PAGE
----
Think of tracking hits and measuring impact velocity like baseball pitchers count their pitches. The more pitches, the greater risk of loss of control and potential injury. Likewise, the more head hits an athlete sustains, the greater the risk of short- and long-term consequences of repetitive brain trauma. Like the pitch count, impact sensors can identify how often athletes sustain possible sub-concussive hits.

    I suggest impact sensors count the number of hits an athlete sustains during a day, week, month or season, so athletic trainers can better identify those at higher risk of concussion injury. Each team can establish a threshold before implementing their concussion protocol, and repeating baseline testing to determine if there is impairment over baseline. If so, it would send the athlete to relative rest and into the recovery progressive exertion process, with daily symptom tracking.

    3. Protecting the Return-To-Play Process
    Impact sensors can be leveraged to protect the athlete during the recovery phase.

    One of the key principles of concussion management is to protect the brain from further injury during recovery from concussion injury. At the same time, rehabilitation efforts call for increasing activity and progressive exertion as long as the symptoms of concussion are not provoked. Impact sensors can monitor the recovering athlete during the progressive exertion phase of recovery, to ensure that the level of contact during practice does not exceed normal expected forces.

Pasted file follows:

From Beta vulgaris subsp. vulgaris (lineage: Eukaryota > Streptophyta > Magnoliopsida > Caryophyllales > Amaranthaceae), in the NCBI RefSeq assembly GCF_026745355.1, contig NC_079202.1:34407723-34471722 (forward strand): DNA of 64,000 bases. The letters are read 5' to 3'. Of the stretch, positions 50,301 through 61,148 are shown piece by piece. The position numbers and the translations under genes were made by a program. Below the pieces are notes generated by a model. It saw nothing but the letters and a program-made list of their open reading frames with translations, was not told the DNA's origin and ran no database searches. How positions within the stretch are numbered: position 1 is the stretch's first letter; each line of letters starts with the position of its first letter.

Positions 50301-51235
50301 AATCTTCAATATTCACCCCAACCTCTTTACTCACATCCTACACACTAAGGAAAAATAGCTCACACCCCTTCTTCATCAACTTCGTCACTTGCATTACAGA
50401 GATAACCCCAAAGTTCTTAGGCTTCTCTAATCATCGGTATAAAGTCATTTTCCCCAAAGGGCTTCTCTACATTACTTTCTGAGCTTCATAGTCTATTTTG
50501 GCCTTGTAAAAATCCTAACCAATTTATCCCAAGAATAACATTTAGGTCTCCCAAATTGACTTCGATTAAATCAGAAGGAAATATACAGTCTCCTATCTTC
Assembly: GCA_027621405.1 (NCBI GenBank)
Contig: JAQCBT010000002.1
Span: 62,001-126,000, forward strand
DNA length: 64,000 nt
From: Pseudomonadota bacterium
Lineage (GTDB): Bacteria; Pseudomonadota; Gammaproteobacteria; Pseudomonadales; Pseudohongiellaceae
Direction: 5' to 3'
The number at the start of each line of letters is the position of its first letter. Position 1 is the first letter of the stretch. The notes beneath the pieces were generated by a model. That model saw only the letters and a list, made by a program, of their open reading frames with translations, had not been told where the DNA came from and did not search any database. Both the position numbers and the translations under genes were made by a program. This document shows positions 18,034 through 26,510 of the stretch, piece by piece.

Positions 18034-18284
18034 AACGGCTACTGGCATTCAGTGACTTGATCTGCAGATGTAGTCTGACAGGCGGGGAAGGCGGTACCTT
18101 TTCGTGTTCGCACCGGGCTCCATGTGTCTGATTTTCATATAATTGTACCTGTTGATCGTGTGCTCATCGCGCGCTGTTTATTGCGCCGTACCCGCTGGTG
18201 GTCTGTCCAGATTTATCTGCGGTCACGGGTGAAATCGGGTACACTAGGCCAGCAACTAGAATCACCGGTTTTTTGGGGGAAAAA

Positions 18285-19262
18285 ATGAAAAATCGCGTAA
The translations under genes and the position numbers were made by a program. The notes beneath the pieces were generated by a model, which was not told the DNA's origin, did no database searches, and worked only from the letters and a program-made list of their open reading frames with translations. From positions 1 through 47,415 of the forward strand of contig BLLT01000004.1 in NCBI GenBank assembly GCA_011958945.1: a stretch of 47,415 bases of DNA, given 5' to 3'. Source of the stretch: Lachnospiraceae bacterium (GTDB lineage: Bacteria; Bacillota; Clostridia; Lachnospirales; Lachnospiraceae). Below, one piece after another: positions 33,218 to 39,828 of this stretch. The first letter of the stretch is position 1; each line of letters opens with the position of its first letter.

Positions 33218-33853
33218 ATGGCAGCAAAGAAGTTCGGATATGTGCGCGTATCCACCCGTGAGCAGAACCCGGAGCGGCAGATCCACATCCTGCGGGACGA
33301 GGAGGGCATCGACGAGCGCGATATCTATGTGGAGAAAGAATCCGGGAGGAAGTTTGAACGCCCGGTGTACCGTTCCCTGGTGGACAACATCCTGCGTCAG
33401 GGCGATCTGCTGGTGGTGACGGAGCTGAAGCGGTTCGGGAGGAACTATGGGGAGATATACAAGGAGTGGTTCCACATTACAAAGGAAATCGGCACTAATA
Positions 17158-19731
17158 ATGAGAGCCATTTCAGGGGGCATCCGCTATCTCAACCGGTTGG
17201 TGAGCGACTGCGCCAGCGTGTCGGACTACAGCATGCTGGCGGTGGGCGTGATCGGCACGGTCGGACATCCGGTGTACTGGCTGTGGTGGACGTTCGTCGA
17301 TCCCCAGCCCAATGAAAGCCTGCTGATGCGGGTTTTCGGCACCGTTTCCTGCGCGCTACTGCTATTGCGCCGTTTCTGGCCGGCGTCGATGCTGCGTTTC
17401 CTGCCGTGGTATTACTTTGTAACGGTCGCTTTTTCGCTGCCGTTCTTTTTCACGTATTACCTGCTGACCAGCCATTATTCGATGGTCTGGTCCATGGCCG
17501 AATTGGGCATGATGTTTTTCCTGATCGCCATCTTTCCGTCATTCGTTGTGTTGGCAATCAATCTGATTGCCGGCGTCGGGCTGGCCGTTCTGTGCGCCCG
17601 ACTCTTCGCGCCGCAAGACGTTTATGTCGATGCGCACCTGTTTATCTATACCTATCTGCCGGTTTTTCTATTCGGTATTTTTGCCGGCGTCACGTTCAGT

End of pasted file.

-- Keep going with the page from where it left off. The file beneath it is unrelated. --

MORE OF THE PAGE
4. Training Proper Technique
    Force monitoring has an added benefit for training safe and proper playing technique. If a particular player is showing an unusually high hit count or maximum force hits to the head, special attention to training of that athlete may be indicated to protect against further injury.

    Merging hit count and collision force data improves the ability of detecting concussion risk, while gathering data to further research the correlations between traumatic forces to the head and clinical consequences, including duration and intensity of symptoms, impairment of cognitive performance and effects on balance.

    In my own neurology practice, I’ve treated hundreds of concussed patients. I would highly recommend investigating the merits of a concussion-management system that integrates impact sensors, or at the very least, embracing the idea that every hit counts.

    RELATED: Tracking Technology Revolutionizes Athlete Training


    Cognitive neurologist and author Harry Kerasidis, M.D. co-founded XLNTbrain, Inc., owns Chesapeake Neurology Associates in Maryland and at Calvert Memorial Hospital, he serves as the Medical Director for the Center for Neuroscience, Sleep Disorders Center and Stroke Center. He writes for Psychology Today and his new book, “Concussionology: Redefining Sports Concussion Management” is due in early 2015.

  • NFLPA Program Helps Players Return to Health

    by Tom Pelissero, @TomPelissero, USA TODAY Sports November 2014